Viral Facebook posts highlight EMS passion, struggles

A pair of “Humans of New York” posts featured an EMS provider sharing how he connects with patients, while also describing the industry’s struggles


By Rachel Engel 

NEW YORK —  An EMS provider, referred to only as “Anthony,” was showcased on the popular Humans of New York page, detailing his passion for helping people, coupled with his concern about the obstacles the industry is facing.  

“People love to tell me their shit. That’s always been my superpower,” the New York-based provider said. “A person in the back of an ambulance will tell me their deepest, darkest secrets. And I can usually find a connection with just about anyone.” 

For him, travelling is his way of keeping his mind open, seeing the positive and connecting with others. 

“[Travel] keeps me curious,” he said. “Because no matter how dark it gets, the moment I step on that plane, I’m surrounded by possibilities again. There’s always something I haven’t seen. Or a dish I haven’t eaten. Or a person I haven’t met, who will tell me something that I’ve never heard before.” 

He said he uses his experiences to connect with patients.  

“Now, when I’m comforting someone in the back of an ambulance, I have this great big world to pull from,” he said. “In a job like this, you see things that kinda make you want to pull back from the world. Child abuse. That’s the big one for me. Seeing the beatings, seeing the hurt kids. It’s just so dark. And you project that darkness on everyone.” 


Seeing the suffering is the hardest part of the job, he said.  

“At its essence, it’s very beautiful,” the provider said. “No matter your race or color – we’re here to save you and provide comfort. But it’s not natural what you see in this job: shootings, stabbings, body over here, head over there.”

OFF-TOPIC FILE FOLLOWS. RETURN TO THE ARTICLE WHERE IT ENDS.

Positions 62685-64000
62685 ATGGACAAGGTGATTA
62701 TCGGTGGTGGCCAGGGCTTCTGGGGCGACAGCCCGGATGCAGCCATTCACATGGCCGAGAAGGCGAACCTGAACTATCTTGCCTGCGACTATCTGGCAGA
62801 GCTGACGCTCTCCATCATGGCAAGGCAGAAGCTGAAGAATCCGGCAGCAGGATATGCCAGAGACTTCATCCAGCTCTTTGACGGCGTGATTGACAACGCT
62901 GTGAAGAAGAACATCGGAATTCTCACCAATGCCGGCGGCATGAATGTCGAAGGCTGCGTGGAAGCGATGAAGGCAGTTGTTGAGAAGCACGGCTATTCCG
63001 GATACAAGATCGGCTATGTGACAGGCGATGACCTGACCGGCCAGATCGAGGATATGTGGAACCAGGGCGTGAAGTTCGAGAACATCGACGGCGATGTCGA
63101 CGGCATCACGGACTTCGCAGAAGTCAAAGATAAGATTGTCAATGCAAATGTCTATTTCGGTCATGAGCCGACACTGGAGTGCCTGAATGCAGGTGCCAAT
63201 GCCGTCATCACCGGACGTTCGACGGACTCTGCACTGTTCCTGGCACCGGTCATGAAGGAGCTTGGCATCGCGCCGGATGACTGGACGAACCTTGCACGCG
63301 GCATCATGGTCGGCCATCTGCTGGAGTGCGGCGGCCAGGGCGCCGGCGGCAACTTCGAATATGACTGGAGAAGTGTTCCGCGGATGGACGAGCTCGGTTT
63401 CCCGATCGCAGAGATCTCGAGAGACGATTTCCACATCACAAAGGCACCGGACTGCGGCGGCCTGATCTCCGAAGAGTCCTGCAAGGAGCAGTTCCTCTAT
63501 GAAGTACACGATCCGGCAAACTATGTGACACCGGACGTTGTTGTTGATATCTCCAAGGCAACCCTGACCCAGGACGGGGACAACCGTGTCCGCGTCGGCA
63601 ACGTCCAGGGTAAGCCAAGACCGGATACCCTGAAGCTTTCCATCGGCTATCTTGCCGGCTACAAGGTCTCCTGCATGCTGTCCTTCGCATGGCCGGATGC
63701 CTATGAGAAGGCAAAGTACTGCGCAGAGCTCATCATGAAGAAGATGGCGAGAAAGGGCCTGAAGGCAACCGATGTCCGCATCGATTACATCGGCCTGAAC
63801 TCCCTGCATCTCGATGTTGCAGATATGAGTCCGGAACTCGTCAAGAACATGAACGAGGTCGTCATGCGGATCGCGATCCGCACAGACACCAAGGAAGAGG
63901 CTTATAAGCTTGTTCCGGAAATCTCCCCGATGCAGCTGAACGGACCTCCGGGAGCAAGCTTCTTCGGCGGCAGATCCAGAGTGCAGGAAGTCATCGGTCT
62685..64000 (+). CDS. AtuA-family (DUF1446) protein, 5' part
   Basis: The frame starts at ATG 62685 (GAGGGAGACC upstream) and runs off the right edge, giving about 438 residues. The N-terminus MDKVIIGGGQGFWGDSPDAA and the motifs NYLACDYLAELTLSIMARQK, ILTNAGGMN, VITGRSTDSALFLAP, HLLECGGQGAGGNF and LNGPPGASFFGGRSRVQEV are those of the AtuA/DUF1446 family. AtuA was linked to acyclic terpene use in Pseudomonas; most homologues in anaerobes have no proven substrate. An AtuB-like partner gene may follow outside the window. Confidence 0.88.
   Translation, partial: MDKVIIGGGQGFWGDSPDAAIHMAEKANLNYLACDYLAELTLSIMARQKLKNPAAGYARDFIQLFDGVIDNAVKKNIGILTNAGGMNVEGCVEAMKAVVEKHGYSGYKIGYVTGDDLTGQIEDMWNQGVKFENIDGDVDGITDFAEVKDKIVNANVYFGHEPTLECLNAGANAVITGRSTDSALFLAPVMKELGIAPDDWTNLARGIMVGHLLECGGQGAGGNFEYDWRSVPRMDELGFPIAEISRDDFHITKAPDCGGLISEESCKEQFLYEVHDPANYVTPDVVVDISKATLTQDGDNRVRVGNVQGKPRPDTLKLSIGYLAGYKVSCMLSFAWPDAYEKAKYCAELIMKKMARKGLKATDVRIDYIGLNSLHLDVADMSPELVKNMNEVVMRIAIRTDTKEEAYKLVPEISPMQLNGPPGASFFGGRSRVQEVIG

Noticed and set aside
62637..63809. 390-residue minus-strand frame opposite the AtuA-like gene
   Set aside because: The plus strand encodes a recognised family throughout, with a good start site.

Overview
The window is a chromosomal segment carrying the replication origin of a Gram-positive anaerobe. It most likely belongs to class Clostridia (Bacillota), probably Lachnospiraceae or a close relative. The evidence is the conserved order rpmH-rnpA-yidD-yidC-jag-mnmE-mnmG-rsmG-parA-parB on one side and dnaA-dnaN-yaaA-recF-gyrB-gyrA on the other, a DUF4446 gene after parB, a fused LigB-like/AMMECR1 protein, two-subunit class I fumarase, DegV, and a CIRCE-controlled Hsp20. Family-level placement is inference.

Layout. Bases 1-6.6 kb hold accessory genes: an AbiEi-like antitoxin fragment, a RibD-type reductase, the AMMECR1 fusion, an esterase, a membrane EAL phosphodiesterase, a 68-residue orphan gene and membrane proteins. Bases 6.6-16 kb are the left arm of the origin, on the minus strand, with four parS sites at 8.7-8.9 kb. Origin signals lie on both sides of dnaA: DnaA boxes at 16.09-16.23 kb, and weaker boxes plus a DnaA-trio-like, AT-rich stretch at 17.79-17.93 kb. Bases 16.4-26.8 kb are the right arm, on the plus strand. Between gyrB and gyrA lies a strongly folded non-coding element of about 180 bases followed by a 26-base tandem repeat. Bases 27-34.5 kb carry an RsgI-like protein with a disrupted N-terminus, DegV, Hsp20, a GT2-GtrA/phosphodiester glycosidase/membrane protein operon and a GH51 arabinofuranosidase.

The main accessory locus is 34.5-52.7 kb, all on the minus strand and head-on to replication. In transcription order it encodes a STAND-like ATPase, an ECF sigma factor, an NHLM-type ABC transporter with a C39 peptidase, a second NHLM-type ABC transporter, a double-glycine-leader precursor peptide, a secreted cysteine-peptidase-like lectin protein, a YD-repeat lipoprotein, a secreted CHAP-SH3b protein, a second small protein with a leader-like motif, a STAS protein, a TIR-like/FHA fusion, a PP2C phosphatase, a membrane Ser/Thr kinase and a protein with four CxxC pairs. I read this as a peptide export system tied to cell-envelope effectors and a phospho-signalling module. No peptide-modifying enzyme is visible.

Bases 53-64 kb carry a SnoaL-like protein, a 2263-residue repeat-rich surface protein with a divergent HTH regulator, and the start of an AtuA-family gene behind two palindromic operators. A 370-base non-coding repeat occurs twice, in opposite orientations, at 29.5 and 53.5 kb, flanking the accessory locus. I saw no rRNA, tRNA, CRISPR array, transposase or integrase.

The financial hardship of working in EMS compounds the harsh realities of the job, he said.  

“Don’t get me wrong; we see wonderful things, too. People helping people, babies getting delivered. But it’s not enough wonderful,” he said. “You can’t dip your paintbrush in the wonderful and cover over the tragic. There’s not enough paint. You hope to find it outside work – some positivity in life. But, an EMS worker tops out at $50,000 a year. So, a lot of us are driving Ubers and stocking shelves at the supermarket just to put food on the table. Imagine that: 911 calls all day, then a clean-up in aisle five. That’s not a life.” 

As a union representative, he knows the stress fellow providers are under, as well.  

“You’re too beaten down to ever get healthy,” he said. “Sixty-eight percent of the workforce has left in the past four years. That means the person trying to save your life doesn’t have much experience. But it also means we have less community. Less people to lean on.” 

And having that supportive community is important, he said.  

“A lot of my work as a union representative is mundane stuff. ‘Anthony, I need time off.’ ‘Anthony, the chief is f****** with me.’ But sometimes it’s a lot more than that,” he said. “Sometimes it’s talking down somebody who wants to kill themselves. And trust me – I know what they’re going through. Because I’ve had those thoughts, too.” 

 

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